It is He Himself who empowers those gifts in the life of the believer (1 Cor. 12:11). It is He who works in you (Phil. 2:13; Heb. 13:20-21). Using your spiritual gift is not a burden, but a joy; and when it occurs it is truly the most comfortable aspect of your life this side or glory - you are doing the very thing you were created to do (Eph. 2:10).
But please don't take my word for it. See for yourself from the Word of God.
I think it's clear that the purpose of the church is to glorify God (1 Cor. 10:31; Col. 3:17). And it does this in various ways: through corporate worship (Acts 2:41-42; 1 Tim. 3:15), through reaching the lost with both the good news of Jesus Christ (Lk. 24:45-46; 1 Cor. 9:19-23) and even material alleviation (Lk. 10:36-37), and through transforming society by the conversion and transformation of individuals (Mt. 28:18-20; Rom. 12:1-2; Eph. 5:6-14) - all through the power of the gospel (Rom. 1:16; 1 Cor. 1:18, 24)!
Yet it's only as a body that we're able to accomplish these things and glorify God in our doing them! But the body is composed of several parts, each having their own unique functions.
As Paul put it:
Now there are varieties of gifts, but the same Spirit; and there are varieties of service, but the same Lord; and there are varieties of activities, but it is the same God who empowers them all in everyone...
It is the Lord who gives each one of us spiritual gifts according to His own choosing. He arranges the parts of His own body. And that is why and how the body is able to function and glorify God (Eph. 4:15-16).
Yet instead of trusting in Christ's sovereign lordship over His own body, there are some who are calling all hands to try to be feet, or all eyes to be ears, or all ears to be noses, and on and on... Their call is generally to the effect of: aren't you probably a little too comfortable being a seeing eye? Shouldn't you also try to hear as well? Aren't you a little too comfortable being a hand? Shouldn't you try walking as well? Let's face it - no matter what your spiritual gift is and your function within the body, shouldn't you also be doing or at least trying something else?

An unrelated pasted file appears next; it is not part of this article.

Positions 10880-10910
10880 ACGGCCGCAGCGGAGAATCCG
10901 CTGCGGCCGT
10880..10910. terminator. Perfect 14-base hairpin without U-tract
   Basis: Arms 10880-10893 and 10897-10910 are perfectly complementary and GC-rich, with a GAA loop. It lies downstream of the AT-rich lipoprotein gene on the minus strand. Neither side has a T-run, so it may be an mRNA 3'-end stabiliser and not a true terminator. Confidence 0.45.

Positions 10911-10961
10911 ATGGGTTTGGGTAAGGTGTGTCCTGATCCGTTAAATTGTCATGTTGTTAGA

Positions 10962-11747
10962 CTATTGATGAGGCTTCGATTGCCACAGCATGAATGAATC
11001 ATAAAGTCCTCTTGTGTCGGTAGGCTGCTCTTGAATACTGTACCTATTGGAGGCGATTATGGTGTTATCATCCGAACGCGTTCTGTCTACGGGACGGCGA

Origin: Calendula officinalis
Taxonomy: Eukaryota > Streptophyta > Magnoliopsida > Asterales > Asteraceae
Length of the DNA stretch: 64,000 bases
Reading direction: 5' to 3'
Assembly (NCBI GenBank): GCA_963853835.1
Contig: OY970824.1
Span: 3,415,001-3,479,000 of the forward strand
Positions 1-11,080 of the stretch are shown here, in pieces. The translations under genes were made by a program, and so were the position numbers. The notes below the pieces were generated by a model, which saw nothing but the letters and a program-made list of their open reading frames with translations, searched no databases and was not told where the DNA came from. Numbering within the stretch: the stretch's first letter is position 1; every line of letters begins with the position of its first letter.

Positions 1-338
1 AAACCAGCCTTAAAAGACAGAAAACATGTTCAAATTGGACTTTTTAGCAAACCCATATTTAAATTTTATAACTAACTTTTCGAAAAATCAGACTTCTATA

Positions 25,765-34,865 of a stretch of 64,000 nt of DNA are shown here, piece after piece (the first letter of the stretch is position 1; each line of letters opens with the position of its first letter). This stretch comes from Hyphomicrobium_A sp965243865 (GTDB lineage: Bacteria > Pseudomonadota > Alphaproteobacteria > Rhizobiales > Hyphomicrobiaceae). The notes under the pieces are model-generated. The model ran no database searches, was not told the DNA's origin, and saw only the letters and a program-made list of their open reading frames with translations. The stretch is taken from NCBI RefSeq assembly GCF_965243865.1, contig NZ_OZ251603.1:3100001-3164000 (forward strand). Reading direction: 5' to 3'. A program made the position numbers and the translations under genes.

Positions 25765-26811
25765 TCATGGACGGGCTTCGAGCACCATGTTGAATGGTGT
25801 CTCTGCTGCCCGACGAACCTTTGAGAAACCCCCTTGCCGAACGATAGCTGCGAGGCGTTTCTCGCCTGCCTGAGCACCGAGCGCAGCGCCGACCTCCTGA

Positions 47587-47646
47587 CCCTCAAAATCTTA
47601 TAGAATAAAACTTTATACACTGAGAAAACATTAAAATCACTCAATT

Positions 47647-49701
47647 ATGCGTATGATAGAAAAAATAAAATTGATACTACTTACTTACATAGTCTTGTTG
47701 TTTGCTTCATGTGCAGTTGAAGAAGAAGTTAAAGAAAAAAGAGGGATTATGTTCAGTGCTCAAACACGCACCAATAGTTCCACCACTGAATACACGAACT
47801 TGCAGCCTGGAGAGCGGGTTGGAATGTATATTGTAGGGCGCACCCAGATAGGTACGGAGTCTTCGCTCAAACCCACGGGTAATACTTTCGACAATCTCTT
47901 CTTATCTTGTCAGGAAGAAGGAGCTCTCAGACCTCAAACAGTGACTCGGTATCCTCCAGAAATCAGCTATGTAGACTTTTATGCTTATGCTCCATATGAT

This is what we hear over and over again with the calls to "get out of your comfort zone" for the glory of God!
Friends, God tells us to stay in our comfort zone for His glory! He's the very One who gives us our comfort zone when it comes to serving Him and carrying on the multi-faceted mission of the church, unless of course the word "gift" has lost its meaning.... What do I mean?
Instead of assuming that either (a) in addition to having a spiritual gift or gifts we also need to be contributing to the body in a way that's outside of our comfort zone, or (b) by using our spiritual gifts we must by nature be out of our comfort zone if we're to use them effectively - let us first look at what the Bible has to say about gifts in the first place. Are gifts (the way the Bible explains them) meant to make us uncomfortable? Are they a burden meant to make us fear when thinking about using them? Let's look again at what Scripture teaches...
Which one of you, if his son asks him for bread, will give him a stone? Or if he asks for a fish, will give him a serpent? If you then, who are evil, know how to give good gifts to your children, how much more will your Father who is in heaven give good things to those who ask him!
The Lord (who gives us our spiritual gifts) gives good gifts - much better gifts than we give. So is he really going to give us a spiritual gift (that He himself empowers - 1 Cor. 12:11) that fosters reluctance and fear in using it - to the point that the only way we can effectively serve Him is if we're willing and able to step out of our "comfort zone"?
Let me use a human example(1). How many parents who have children that are terrible at athletics and detest the thought of them would give them athletic gear as a gift? How many parents who have children that are terrible at music and shudder at the thought of engaging in the performing arts would give them a piano or lessons on how to play the guitar as a gift?